Miami Green Homes


South Miami (SoMi) Mag going green article
October 19, 2009, 7:47 pm
Filed under: Building knowledge, Landscaping, Resources, Sustainable Living

A great article by Donna Shelly for the South Miami Town Center magazine, now called SOMi…. Look for a copy around town.

Contact Donna for freelance writing @ writeamount@yahoo.com

 

Going “green” to reduce greenhouse gasses, shrink the size of our carbon footprint and wean ourselves off an insatiable thirst for petroleum involves a wide variety of potential solutions. In some cases, the remedies are complicated and costly; in others, they are straight-forward and downright economical.     

We would like to share some of those environmentally-responsible practices with you through a series of columns over the next year. We hope to inspire you to adopt new habits and make informed choices for a healthier planet. And we want to hear from you. Tell us your success stories and share your greening tips with us and the readers of SoMi Mag.

The choices you make regarding what you plant in your backyard or on your balcony can have a profound impact on the environment. That is especially true in our neck of the woods where certain exotic plants, freed from the ravages of frost, went from being pretty to being a pest. In some cases these species were brought here decades ago to dress-up the native scrub, sand and palmetto landscape. The list of invasive-exotic flora is quite extensive in Florida. In SoMi, we fight two of the State’s most noxious plants:  rosary pea vine (Abrus precatorius), with enough poison in one pea to kill a human and Brazilian pepper (Schinus terebinthifolius), a particularly adaptive member of the sumac family that thrives in all eco-systems from hammock to mangrove swamp.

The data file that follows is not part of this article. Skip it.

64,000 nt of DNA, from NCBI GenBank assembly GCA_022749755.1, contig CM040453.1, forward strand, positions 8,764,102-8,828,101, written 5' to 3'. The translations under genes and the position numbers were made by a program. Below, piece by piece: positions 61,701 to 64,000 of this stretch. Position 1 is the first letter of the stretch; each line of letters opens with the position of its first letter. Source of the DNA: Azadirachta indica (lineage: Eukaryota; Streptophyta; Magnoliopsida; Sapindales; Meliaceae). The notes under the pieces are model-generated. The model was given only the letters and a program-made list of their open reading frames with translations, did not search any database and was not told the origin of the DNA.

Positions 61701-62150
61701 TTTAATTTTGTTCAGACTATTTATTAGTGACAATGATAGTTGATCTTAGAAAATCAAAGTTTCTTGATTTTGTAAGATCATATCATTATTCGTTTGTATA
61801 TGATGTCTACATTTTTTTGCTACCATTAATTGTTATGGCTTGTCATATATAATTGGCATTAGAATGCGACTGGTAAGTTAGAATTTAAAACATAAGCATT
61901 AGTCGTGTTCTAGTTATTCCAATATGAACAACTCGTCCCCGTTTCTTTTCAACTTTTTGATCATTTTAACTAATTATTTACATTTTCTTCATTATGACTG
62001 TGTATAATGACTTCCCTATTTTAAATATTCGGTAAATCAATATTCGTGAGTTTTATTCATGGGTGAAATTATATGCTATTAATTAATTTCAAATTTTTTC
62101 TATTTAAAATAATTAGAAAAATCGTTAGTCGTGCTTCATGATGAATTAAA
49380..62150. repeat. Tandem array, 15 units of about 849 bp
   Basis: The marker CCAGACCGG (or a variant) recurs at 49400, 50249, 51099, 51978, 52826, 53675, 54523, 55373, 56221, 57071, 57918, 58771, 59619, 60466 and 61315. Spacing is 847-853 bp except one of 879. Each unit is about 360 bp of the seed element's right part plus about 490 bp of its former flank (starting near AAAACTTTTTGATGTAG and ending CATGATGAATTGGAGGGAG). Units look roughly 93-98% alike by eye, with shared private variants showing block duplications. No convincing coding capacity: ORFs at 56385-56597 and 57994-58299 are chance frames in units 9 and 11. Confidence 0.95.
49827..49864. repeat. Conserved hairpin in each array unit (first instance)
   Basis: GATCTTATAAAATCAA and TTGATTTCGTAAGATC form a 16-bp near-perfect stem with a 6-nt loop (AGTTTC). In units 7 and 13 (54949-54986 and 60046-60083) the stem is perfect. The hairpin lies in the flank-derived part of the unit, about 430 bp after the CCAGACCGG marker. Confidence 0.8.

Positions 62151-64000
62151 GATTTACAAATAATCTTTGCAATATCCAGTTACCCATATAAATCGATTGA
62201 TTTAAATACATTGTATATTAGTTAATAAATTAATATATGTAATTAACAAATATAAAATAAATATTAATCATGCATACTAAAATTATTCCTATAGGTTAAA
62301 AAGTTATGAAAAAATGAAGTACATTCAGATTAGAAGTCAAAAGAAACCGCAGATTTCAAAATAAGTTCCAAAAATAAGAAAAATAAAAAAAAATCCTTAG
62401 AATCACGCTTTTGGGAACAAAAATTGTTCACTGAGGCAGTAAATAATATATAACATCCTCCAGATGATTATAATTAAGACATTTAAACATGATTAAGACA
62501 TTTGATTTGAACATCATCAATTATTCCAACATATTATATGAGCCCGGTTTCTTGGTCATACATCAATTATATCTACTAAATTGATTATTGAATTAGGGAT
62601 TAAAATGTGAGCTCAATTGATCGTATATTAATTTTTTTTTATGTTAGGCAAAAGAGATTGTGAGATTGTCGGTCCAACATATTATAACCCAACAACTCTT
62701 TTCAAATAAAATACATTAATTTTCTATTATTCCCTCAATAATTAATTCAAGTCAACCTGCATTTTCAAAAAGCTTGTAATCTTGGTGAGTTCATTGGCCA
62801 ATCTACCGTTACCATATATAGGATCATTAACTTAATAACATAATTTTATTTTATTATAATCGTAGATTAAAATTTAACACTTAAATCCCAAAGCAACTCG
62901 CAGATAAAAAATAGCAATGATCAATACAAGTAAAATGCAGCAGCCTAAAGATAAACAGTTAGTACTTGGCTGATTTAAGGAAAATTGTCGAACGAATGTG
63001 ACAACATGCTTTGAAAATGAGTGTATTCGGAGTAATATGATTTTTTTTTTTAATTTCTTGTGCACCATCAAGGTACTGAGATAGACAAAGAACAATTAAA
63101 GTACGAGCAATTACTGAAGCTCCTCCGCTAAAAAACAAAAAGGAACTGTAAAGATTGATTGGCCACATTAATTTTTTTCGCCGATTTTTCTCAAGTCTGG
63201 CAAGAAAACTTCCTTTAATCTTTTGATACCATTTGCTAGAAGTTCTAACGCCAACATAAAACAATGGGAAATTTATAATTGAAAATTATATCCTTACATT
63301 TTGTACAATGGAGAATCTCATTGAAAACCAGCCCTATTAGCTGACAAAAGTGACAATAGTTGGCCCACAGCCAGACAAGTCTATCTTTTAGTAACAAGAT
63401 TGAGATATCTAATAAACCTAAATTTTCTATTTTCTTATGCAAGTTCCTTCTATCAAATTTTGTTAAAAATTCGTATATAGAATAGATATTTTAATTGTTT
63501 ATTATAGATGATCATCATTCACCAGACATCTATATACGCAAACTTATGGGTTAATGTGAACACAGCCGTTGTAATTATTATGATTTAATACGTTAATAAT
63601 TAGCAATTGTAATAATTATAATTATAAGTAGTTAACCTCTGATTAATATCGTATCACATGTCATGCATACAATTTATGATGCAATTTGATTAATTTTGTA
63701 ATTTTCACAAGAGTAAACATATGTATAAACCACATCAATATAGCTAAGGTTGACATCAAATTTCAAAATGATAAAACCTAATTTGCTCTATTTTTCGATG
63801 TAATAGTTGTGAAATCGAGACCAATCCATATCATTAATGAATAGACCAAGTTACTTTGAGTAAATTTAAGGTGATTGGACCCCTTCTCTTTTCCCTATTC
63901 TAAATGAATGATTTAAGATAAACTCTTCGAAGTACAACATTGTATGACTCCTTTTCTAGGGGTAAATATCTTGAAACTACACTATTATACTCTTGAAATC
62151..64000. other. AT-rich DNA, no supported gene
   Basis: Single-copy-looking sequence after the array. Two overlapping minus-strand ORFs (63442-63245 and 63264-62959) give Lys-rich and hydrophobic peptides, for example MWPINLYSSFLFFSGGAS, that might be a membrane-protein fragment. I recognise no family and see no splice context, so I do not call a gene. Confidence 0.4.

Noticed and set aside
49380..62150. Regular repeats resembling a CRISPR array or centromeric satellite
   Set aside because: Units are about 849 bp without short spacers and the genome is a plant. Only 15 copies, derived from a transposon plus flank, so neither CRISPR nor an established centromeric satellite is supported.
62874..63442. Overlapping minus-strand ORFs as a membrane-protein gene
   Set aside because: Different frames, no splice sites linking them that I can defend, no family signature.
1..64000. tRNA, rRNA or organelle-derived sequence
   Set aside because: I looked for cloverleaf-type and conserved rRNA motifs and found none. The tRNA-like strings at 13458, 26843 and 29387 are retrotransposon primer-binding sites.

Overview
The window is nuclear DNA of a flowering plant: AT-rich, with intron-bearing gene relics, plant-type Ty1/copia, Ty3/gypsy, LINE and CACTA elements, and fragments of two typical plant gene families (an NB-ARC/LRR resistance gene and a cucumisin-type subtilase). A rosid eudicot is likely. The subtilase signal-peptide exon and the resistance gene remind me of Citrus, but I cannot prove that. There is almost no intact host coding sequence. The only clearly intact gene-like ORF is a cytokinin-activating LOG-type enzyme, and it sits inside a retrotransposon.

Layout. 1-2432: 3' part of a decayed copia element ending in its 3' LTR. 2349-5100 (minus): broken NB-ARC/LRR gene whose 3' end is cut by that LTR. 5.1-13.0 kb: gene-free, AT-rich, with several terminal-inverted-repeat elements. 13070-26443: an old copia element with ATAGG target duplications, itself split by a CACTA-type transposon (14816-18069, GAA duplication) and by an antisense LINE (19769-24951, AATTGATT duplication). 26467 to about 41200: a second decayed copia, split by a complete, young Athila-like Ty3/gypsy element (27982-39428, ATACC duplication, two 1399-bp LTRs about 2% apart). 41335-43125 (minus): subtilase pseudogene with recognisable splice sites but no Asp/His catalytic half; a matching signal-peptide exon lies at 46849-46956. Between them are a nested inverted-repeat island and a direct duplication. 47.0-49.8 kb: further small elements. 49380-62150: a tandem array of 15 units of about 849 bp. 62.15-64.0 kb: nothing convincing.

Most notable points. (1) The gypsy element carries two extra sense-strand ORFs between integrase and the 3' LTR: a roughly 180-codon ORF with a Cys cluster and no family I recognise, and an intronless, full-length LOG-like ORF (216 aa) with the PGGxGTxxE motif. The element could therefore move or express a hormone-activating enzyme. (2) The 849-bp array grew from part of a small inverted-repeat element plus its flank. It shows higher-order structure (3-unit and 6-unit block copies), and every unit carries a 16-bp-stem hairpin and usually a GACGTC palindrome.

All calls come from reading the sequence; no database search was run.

Selecting appropriate landscape materials can save water, reduce the need for pesticide and fertilizers, and make gardening a whole lot easier for you. Not bad when you think of it—cheaper, less work, and good for the environment.

To start “Going Native,” we recommend some websites that are packed with great information about native, non-native and invasive plant life, xeriscaping, integrated pest management, composting, capturing rain water for irrigation, and more.  (Narrative wc = 309)

www.floridaplants.com  Is chock full of information.  Warning! You could spend hours here.